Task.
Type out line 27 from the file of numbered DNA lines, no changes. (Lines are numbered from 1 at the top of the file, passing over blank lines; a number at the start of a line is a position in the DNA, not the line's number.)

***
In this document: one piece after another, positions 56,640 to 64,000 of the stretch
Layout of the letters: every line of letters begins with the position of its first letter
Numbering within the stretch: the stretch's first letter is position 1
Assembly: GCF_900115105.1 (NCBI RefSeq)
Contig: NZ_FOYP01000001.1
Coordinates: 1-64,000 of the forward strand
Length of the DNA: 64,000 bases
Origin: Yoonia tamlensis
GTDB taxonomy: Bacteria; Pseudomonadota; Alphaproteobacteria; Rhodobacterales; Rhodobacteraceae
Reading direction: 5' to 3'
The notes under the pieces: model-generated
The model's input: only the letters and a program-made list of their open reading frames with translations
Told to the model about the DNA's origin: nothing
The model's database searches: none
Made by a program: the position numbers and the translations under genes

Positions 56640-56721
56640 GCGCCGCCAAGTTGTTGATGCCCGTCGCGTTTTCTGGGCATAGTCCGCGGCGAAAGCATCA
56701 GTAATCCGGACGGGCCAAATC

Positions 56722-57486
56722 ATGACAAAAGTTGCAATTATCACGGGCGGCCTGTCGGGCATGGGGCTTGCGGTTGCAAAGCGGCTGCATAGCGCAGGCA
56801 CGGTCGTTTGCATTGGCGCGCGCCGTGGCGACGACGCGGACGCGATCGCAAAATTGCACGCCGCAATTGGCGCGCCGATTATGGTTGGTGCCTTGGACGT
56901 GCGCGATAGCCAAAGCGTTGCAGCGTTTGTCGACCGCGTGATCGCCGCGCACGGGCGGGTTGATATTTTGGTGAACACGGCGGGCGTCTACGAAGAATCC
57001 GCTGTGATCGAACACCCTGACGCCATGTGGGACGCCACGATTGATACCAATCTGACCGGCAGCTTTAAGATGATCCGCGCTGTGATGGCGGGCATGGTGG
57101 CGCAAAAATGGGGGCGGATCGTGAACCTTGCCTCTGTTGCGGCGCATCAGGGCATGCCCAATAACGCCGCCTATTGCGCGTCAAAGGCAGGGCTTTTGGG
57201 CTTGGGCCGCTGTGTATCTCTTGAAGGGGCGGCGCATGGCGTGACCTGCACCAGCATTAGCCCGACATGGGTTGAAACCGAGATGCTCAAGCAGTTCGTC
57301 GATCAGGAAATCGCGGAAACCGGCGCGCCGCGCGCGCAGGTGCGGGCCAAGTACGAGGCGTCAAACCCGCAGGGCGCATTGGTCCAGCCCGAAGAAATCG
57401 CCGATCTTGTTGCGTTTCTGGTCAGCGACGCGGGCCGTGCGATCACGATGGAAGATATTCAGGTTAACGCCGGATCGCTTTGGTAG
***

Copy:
57401 CCGATCTTGTTGCGTTTCTGGTCAGCGACGCGGGCCGTGCGATCACGATGGAAGATATTCAGGTTAACGCCGGATCGCTTTGGTAG